OTTAWA — Prospects for the Canadian economy are improving for the immediate future but the country may be reaching the limits of its growth potential in the longer term unless there’s radical change, Bank of Canada governor Mark Carney says.
In a speech prepared for a Kitchener-Waterloo business audience Monday, the bank governor said he sees some reasons for optimism in recent global developments.
Europe is no longer in crisis, he said, although it is not out of the woods. The region’s debt challenges have moved from “the acute to the chronic.”
Meanwhile, the United States has begun growing slowly, the fundamentals of household spending have improved and employment has finally rebounded.
“The considerable external headwinds have abated somewhat,” Carney said in notes from the speech released in Ottawa.
But it’s the longer-term that concerns Carney, and there the picture is not so bright.
Returning to a theme he has expounded on before, Carney warns that Canada’s economy just can’t continue to trudge along on the same path and expect to prosper.
What it has been doing is depending on consumer spending and trading to the United States to keep its head above water, but both options are tapped out.
“As effective as the reliance on domestic demand in general and household spending in particular has been, the limits of this growth model are becoming clear,” he said, citing the record levels of household debt, slow income growth and that employment in construction to support a hot housing market is already at the highest level in 35 years.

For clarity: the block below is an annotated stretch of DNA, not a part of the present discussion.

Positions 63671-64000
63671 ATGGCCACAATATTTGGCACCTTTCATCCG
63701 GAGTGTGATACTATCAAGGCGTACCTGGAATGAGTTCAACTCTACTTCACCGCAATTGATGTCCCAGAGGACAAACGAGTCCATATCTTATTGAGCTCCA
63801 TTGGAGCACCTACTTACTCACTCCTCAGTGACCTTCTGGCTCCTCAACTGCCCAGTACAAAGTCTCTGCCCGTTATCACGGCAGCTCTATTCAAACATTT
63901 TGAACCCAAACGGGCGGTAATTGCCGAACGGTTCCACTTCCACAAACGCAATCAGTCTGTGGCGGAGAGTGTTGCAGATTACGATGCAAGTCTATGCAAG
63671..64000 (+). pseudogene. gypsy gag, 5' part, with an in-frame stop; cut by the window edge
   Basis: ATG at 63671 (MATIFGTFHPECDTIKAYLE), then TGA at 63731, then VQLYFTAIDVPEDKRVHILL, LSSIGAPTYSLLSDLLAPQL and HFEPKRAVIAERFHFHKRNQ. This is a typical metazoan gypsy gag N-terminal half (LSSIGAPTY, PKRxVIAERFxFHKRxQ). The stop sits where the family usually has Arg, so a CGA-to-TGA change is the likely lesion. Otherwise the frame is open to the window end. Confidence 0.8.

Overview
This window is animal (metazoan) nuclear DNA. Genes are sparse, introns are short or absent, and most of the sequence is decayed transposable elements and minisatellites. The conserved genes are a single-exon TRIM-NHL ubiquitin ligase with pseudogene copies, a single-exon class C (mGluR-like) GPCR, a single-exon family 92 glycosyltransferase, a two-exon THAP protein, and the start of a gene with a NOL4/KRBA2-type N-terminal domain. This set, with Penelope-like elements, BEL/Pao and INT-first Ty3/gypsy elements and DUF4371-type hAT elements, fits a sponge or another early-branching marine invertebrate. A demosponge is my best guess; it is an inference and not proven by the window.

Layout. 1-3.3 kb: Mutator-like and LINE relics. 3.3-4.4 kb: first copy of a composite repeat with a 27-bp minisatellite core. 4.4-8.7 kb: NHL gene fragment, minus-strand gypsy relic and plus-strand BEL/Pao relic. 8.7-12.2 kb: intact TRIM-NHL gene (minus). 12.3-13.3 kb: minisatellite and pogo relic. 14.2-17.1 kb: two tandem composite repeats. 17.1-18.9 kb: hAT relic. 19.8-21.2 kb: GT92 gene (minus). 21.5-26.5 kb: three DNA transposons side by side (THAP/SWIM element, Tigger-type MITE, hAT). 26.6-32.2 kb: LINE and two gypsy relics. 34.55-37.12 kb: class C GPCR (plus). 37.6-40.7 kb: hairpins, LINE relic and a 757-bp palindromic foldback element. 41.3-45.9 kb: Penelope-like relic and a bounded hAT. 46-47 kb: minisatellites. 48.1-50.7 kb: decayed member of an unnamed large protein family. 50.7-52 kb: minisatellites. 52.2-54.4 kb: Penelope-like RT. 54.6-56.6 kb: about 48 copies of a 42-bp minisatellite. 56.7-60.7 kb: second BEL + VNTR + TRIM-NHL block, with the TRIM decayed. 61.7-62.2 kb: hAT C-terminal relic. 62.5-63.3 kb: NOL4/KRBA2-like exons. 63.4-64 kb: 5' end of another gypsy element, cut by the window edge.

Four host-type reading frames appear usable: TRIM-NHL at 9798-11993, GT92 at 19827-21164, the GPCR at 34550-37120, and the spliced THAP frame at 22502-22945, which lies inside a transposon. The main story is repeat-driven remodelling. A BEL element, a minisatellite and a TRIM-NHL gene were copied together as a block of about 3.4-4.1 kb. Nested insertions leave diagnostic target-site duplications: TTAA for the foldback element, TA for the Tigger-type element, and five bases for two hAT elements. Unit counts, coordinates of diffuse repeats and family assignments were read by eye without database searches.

Meanwhile, exports — the other major engine of growth in Canada — have fallen behind mostly because Canada has hitched its wagon to the wrong markets, Europe and the United States.
As a result, exports remain eight per cent below pre-recession levels even as the overall economy has totally recovered.
“Our exports are concentrated in slow-growing emerging economies, particularly the United States, rather than fast-growing emerging markets,” he said.
“In short, our underperformance prior to the crisis was more a reflection of who we traded with than how effectively we did it,” a situation that has been exacerbated the recession.
Canada may call itself an exporting nation, but it is doing it badly, according to Carney’s analysis.
Since 2000, Canada has the second worst export performance in the G20 group of nations. As a part of the total global export market, Canada has gone from a share of 4.5 per cent to about 2.5 per cent and the country’s exports of manufactured goods has been cut in half, he said, a large reason why employment in the factory sector has fallen nearly 500,000 jobs.
The alarming message underscores the reason the Harper government has made trade, particularly to China, India, Brazil and other emerging powers, a key priority in its economic agenda.
Over the past year, the prime minister and his trade point man, Ed Fast, have hop-scotched across Asia, making trips to India, China, Japan, Indonesia and Korea, at each stop announcing new trade deals or negotiations. The government has also expressed interest in joining the Trans-Pacific Partnership, a fast-emerging trade block that may necessitate abandoning the country’s supply management system in dairy and poultry.
Carney’s prescription, has he has previously urged, is for businesses to shift their focus to where growth is, and to start investing in innovation to improve their productivity in order to compete.
He notes that since the recession, emerging markets have accounting for two-thirds of global growth and one-half of import growth, a trend expected to continue for decades.
“This is where Canadian businesses must increasingly look for growth,” he said.